Even though 99 of the sheep were safe the shepherd was so concerned about the 1 sheep that was lost. Immediately, he left the other sheep in a safe place and set off looking for the lost sheep.
The shepherd searched everywhere. What if the sheep was hurt? What if some wild animals had attacked it?
Finally, he found the lost sheep! The shepherd was so relieved and happy.
The shepherd lifted the sheep up onto his shoulders and carried him all the way back to join the rest of the flock.
The parable that Jesus told helped the people understand. Every sheep is important to the shepherd. Even if only one is lost he will search everywhere to find it.
In the same way people are important to God. He does not want anyone to be lost either. Every person is important to God.
Do you believe that people are important to God? If we know that someone is missing from our group what do you think we should do?
Ways to Tell the Story:
This story can be told using a variety of methods. Always remain true to the facts found in the Bible but help children connect to its meaning by using drama, visual aids, voice inflection, student interaction and/or emotion. Click here for visual aids and story-telling methods.
A slideshow and set of illustrations from the Lumo Project can be downloaded directly from Free Bible Images. Be selective. Each teacher is unique so only use the illustrations that best relate to the way YOU are telling the story in THIS lesson. Too many illustrations can be confusing so eliminate any that cover other stories or details you do not wish to emphasise in this lesson.
- In the Parable of the Lost Sheep, how many sheep did the shepherd first have in his flock? 100
- In the Parable of the Lost Sheep, what did the shepherd do when one of his sheep got lost? Looked for it until he found it.
- If everyone in the world was obeying God and only one person did not believe in him, would God care about that one person? Yes! Each and every person is important to God.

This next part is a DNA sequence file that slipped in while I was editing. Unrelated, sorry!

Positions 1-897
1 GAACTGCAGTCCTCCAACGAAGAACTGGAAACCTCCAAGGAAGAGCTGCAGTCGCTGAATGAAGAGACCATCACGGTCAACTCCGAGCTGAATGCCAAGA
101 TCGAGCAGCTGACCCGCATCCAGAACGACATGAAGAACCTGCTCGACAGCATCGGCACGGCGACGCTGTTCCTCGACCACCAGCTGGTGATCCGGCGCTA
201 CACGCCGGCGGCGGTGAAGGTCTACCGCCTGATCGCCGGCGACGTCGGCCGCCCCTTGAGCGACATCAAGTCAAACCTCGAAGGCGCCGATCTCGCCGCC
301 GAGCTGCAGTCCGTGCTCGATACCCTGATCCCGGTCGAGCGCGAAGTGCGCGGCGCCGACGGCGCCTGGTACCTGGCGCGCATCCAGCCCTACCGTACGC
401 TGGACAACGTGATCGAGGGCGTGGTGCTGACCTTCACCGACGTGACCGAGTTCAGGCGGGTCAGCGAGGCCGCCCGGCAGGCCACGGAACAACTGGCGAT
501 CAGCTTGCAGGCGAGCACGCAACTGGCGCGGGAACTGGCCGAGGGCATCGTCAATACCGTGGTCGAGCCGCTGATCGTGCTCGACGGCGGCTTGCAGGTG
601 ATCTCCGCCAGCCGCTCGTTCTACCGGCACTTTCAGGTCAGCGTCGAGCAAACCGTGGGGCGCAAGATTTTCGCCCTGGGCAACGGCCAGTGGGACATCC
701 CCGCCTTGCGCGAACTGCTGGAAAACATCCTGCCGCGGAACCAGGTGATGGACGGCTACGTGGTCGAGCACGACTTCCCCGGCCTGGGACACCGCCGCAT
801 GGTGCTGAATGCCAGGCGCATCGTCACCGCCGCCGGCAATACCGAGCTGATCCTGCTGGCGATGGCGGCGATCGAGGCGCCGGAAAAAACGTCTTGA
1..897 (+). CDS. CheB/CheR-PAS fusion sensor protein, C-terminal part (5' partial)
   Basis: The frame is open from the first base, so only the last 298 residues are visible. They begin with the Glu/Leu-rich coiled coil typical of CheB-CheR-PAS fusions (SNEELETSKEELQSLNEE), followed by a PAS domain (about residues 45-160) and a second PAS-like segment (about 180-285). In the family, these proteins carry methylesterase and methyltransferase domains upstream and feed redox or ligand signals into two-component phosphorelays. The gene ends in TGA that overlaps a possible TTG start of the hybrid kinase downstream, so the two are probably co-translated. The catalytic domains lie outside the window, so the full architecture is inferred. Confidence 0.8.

- Hello Hello Song
- I Just Wanna Be a Sheep Song
- Ha-la-la-la Song
- L-O-V-E Song
- Refer to the Song Page on this website for more options.
Learning Activities and Crafts:
(How to choose the best learning activities for my teaching situation)
- If you know anyone with a baby lamb this is definitely the day to bring it to class to let the children pet it and have a look!
- Sheepskin factories often sell sheepskin scraps and off-cuts. Use a laundry marker to write Psalm 100:3 on the back of the scrap. Give each child one of these to take home.
- Bring a large bag of cotton-wool balls to class. Have children count out 100 of them. Use these to represent the 100 sheep and review the story. You can then play a game by letting the children take turns hiding and finding one of the “sheep”.
- Have one child hide his eyes or face a corner of the room. Let the other children take turns “bleating” like sheep. If the “shepherd” can recognize his sheep then that sheep becomes the shepherd and sits in the corner while the original shepherd then becomes a sheep.
- Click here for printable instructions for a “Find the Sheep” game using recycled bottle caps.
- If you have the opportunity to play outside then let the children play a lost sheep version of “Marco Polo”. Mark off an area that all children must stay inside of. One child stands in the middle of the area and is designated the shepherd. That child is blindfolded. The object of the game is for the blindfolded child to “find” one of his sheep by touching them. Then that sheep becomes the shepherd. The shepherd can call out “Where are my sheep?” Each time the shepherd says this all the sheep must say “baa”.
- Our elders are shepherds (1 Peter 5:1-4). Ask them to come to class and talk about how each member is important. (Let them know ahead of time what parable you are covering today.)
- For a craft idea draw a simple lamb (or copy one from a child’s colouring book) and then let the children glue cotton wool on it.
Check the Teaching Ideas page on this website for ideas that are adaptable to any lesson.
Click here for “Parable of a Lost Sheep” printables to print on A4 size paper
Click here for “Parable of a Lost Sheep” to print on Letter size paper (USA)
Other Online Resources:
- Colouring page and worksheets about the parable of the lost sheep (Calvary Curriculum)
- Colouring page and worksheets about parables in general (Calvary Curriculum)
- Craft: Adapt this craft for Abel, the shepherd, made from an empty toilet paper roll and make a generic shepherd (dltk-bible.com)
- Snack: Cute lamb cupcakes (catholicinspired.com)
- Lost sheep and coins anagrams/word searches (dltk-bible.com)
4 thoughts on “Parable of a Lost Sheep”
Thanks for spotting the broken link and suggesting this new one. I’ve linked to the bibleonsite.org site a number of times but I see that they no longer provide free slide shows. I’m sorry to see that great resource go. I’ll be spending a while finding all of the other stories I have linked to.
Grandma has family lessons on the lost sheep and the lost coin. You’ll find them at:
Thanks for the link. It looks like a great lesson plan.
I LOVE TO HEAR MORE STORIES ABOUT JESUS.